Randall's Newest Project On 'This Is Us' Has Fans Asking One Big Question

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Randall's political ambitions on This Is Us haven't gone smoothly so far, but in Oct. 30's "Kamsahamnida," his campaign took a positive turn. Although Councilman Brown reiterated that Randall doesn't belong in his community, Randall discovered the lack of voting history among Koreatown residents and decided to appeal to them for the upcoming election. His time in the underrepresented area strengthened his campaign, so will Randall win the election on This Is Us? His chances are totally improving.

"Kamsahamnida" began with Randall attending church in William's old neighborhood in an attempt to develop more of a presence in the community. His plan to sit through the service incognito faltered when Councilman Brown took to the podium and subtly shaded Randall's wealthy residence and the fact that Beth and the girls weren't there with him. With the locals seemingly rejecting him yet again, Randall then headed to a Korean restaurant to meet with Kevin, who wanted to discuss the mysterious photo of Jack with a Vietnamese woman wearing his necklace.

Like Jack before him, Randall quickly shut down the Vietnam conversation, and the scene segued into fuel for Randall's campaign changes. While he picked the restaurant to veer as far away from Brown's territory as possible, their presence still caused a stir there. The Manny was a hit in Korea, so the sight of Kevin sent the staff and other customers into a frenzy.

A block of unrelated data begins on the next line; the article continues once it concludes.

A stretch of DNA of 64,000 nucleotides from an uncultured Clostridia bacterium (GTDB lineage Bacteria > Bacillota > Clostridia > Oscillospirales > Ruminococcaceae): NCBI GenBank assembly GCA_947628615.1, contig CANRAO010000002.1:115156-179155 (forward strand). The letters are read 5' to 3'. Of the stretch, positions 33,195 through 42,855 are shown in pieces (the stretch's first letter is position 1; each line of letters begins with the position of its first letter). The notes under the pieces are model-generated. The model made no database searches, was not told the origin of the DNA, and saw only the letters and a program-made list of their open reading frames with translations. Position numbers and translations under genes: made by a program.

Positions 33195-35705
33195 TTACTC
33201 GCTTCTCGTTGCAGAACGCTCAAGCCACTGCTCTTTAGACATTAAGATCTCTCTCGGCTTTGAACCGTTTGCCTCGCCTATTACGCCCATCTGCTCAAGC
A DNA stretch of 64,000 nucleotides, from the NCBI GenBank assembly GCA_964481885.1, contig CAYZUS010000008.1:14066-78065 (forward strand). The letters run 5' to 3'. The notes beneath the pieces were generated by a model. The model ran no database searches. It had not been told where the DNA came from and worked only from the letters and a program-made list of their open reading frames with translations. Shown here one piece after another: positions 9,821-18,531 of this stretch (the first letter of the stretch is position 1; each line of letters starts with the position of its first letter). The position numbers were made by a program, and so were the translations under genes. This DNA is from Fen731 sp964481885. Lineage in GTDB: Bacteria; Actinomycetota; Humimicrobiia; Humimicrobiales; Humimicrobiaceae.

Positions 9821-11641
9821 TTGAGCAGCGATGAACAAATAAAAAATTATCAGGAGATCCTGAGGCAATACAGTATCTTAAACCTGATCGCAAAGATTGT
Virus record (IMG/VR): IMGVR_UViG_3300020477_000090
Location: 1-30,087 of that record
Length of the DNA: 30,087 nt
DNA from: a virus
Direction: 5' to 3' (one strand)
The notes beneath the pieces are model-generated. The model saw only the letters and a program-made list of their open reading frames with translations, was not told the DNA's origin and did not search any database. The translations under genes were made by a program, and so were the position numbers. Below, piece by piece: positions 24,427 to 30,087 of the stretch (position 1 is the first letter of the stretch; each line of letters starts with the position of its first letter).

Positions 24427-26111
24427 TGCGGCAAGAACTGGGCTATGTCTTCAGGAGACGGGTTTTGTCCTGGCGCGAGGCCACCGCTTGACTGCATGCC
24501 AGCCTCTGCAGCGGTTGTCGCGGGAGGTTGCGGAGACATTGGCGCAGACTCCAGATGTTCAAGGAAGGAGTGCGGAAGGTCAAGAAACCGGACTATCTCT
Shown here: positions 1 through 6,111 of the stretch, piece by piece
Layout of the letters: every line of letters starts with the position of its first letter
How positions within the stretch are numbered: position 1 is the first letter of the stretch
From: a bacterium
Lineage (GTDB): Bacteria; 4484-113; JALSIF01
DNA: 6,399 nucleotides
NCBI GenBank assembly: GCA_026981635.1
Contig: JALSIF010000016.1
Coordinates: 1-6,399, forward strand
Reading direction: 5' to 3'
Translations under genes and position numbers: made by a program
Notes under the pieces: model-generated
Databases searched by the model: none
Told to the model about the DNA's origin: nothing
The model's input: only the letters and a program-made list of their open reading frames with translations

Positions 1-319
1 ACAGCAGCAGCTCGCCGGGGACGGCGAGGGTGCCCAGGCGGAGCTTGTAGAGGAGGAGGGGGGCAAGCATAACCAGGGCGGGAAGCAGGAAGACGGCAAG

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Seeing Koreans' reaction to Kevin, Randall then learned that this area of the district had few registered voters and was inspired to use Kevin's fame to win over supporters. As the brothers campaigned at a Koreatown market, a cynical resident, Jae-won, accused Randall of being transparent. Obviously used to government representatives overlooking his hometown, Jae-won believed Randall was no different from past city council members and would ignore Koreatown if he won a position.

Randall clapped back, pointing out the signs of struggles he had noticed in the community. He insisted he would help the residents if they shared their concerns with him, closing his speech with the only Korean word he knew, "Kamsahamnida," or thank you. The sweet cultural nod cracked Jae-won's skepticism, and the younger man later revealed that his Korean-born grandmother had never voted because she felt no candidate cared about her opinion. Randall and his grandma-approved hands had passed both her and Jae-won's scrutiny, and former congressional aide Jae-won volunteered to be Randall's campaign manager.


Jae-won's truce inspired a confident Randall to share the news with Councilman Brown, but when he reached home, Beth was still reeling from being unemployed. Her job search was seemingly fruitless, and when Beth refused Randall's praise of her, he offered her a position with the campaign. Beth was wary to accept what she called a pity job, but Randall reminded her of everything they had accomplished together. The pep talk was enough for Beth to sign on, so we can now expect some campaign shenanigans from the couple and Jae-won in the future.

Although Brown's influence in William's part of town is strong, Randall working toward a lead in Koreatown does make the councilman race a little tighter. We'll have to wait and see if his dream team improves his likelihood of a victory even more. Season 3 of This Is Us continues on Tuesday, Nov. 13, at 9 p.m. ET on NBC.